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And on the question, shall the rule be suspended,
It was decided in the negative.

On motion of Mr. Storer, it was Ordered, That the petition of Morgan Neville, presented January 12, 1835, be referred to a select committee, and

Mr. Storer, Mr. Roane, Mr. Richard M. Johnson, Mr. Hunt of N. Y. and Mr. Calhoun of Mass. were appointed the said committee.

The Speaker laid before the House sundry communications, viz:

1. A letter from the Secretary of the Treasury, stating, that, under the authority given in the act of the 15th of June, 1832, the claims of the United States against Thomas H. Smith & Son, and their sureties, have been compromised, and detailing the terms of the compromise ; which letter was laid on the table.

II. A letter from the First Comptroller of the Treasury, transmitting a list of balances which have remained due for more than three years prior to the 30th September, 1835, on the books of the Second Auditor of the Treasury: which letter and list were ordered to lie on the table.

III. A report from the Secretary of the Treasury, made in obedience to the order of the House of Representatives, of March 2, 1835, directing him “to cause an estimate to be made of the expense of constructing a levee on the public land on the western bank of the Mississippi, and the southern bank of Red river, in the State of Louisiana. Also, an estimate of the expense of constructing levees, or removing obstructions, from the rivers Arkansas and Missouri, through the public lands, wherever they may be necessary, together with the probable advantages or disadvantages of such works--the probable effect upon the health and prosperity of the country in which any such works may be constructed, and the probable quantity, quality and value of land belonging to the United States, which will be reclaimed by the construction of any such levees;" which report was ordered to lie on the table.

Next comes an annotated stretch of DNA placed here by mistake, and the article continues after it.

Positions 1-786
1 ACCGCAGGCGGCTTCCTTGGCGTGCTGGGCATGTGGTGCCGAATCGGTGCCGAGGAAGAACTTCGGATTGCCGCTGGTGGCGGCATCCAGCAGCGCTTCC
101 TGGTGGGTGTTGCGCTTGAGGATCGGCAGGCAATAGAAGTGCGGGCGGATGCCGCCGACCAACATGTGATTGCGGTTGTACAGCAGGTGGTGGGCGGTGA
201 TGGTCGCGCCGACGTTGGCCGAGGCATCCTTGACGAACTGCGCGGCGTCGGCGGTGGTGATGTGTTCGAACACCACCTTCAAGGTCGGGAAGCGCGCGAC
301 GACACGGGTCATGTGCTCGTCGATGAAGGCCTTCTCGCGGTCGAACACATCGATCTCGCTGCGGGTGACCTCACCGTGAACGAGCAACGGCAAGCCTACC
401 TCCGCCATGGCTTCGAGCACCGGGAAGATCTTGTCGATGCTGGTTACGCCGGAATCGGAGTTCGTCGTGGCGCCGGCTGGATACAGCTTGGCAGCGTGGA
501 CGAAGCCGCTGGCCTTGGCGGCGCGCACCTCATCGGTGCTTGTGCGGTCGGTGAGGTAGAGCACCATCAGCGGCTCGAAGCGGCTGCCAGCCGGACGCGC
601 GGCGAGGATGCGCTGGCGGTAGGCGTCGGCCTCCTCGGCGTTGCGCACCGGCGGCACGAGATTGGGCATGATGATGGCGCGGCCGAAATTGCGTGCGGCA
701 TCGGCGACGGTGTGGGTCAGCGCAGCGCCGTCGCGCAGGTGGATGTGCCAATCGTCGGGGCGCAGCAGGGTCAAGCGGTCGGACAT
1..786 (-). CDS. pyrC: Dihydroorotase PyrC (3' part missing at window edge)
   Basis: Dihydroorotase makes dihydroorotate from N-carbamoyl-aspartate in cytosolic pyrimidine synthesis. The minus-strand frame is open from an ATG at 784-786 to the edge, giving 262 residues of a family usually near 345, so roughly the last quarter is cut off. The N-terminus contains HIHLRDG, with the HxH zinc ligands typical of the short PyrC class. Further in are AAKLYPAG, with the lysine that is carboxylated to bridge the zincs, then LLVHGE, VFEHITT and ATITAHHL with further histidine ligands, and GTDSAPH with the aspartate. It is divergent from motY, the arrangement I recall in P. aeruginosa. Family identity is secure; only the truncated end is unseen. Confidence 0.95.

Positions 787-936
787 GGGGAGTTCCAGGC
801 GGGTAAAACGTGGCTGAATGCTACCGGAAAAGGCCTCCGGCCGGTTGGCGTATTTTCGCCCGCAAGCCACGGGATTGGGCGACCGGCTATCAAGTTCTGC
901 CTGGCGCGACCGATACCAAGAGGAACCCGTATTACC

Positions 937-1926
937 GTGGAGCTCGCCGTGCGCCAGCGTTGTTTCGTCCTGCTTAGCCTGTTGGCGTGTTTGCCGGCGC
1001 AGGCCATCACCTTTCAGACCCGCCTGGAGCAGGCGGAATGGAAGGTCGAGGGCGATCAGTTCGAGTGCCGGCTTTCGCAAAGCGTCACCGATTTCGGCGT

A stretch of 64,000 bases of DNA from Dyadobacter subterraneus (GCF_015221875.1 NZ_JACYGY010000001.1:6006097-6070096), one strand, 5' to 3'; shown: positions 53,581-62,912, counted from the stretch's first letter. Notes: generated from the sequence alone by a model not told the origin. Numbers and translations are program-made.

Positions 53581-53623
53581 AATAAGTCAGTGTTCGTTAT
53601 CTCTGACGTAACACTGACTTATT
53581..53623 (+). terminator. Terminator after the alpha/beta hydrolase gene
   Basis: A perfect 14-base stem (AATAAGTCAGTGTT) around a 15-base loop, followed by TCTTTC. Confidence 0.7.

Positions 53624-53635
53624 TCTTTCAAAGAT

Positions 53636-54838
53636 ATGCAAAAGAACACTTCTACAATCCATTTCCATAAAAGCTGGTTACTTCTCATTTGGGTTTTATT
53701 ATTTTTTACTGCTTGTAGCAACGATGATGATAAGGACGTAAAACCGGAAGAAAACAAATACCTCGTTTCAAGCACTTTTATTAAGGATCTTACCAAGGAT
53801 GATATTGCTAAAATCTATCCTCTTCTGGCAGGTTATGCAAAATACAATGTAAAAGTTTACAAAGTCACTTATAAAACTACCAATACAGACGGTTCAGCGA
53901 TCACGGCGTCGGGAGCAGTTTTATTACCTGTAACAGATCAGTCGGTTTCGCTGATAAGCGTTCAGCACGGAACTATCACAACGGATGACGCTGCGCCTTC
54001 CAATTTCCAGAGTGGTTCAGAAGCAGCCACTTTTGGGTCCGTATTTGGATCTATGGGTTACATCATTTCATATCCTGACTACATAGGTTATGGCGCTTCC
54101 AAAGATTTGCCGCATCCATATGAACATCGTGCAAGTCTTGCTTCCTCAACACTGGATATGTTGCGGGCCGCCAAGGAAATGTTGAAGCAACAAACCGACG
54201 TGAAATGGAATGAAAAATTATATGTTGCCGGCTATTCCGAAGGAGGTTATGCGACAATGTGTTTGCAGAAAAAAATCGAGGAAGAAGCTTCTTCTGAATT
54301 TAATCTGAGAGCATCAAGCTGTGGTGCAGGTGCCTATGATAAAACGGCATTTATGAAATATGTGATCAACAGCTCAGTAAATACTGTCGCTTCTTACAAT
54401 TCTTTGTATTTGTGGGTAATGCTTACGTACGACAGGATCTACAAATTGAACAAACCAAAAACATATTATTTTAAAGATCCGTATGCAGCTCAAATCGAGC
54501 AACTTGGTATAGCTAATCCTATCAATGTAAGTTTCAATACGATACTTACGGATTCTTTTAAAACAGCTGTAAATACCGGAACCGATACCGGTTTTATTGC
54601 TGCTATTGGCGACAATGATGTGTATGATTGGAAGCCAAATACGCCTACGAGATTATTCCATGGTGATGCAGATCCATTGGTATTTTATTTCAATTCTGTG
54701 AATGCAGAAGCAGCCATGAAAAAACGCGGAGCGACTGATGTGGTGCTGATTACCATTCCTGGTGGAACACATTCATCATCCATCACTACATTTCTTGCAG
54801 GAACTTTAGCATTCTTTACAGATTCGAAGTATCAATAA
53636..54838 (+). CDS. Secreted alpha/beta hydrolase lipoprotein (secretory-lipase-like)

IV. A letter from the Treasurer of the United States, transmitting copies of his accounts for the 3d and 4th quarters of the year 1834, and the 1st and 2d quarters of the year 1835, and containing a detailed explanation of these accounts; which letter and accounts were ordered to lie on the table.

V. A letter from the Commissioner of the General Land Office, stating that the final reports of the board of commissioners upon claims to land in the State of Missouri, in pursuance of the act of July 9, 1932, entitled “ An act for the final adjustment of private land claims in Missouri,” and the act supplementary thereto, have been received at the General Land Office, and that the original reports have been laid before the Senate, with a request that they may be placed in possession of this House, whenever the Senate shall have acted upon them. The letter also contains a request that the reports when acted upon may be returned to the General Land Office; which letter was ordered to lie on the table.

VI. A report from the Third Auditor of the Treasury, with sundry statements in relation to the claims of Christopher Brown, administrator of Robert B. Carter, called for by the House of Representatives on the 28th of February, 1835; which report and statements were referred to the Committee of Claims.

VII. A letter from the Secretary of the Treasury, communicating information called for by the House on the 23d February, 1835, in relation “to the number of Spanish claims to land in Florida, now depending in the courts of that Territory under the act of 1828, the amount of land claimed,

the nature of the claim, and by whom granted, with a schedule of those made by the same officers, and for the same objects; of those confirmed by the Supreme Court of the United States; and whether the lands covered by those titles are reserved from survey, or sufficiently designated to be laid down on the township plats;" which letter and accompanying documents were ordered to lie on the table.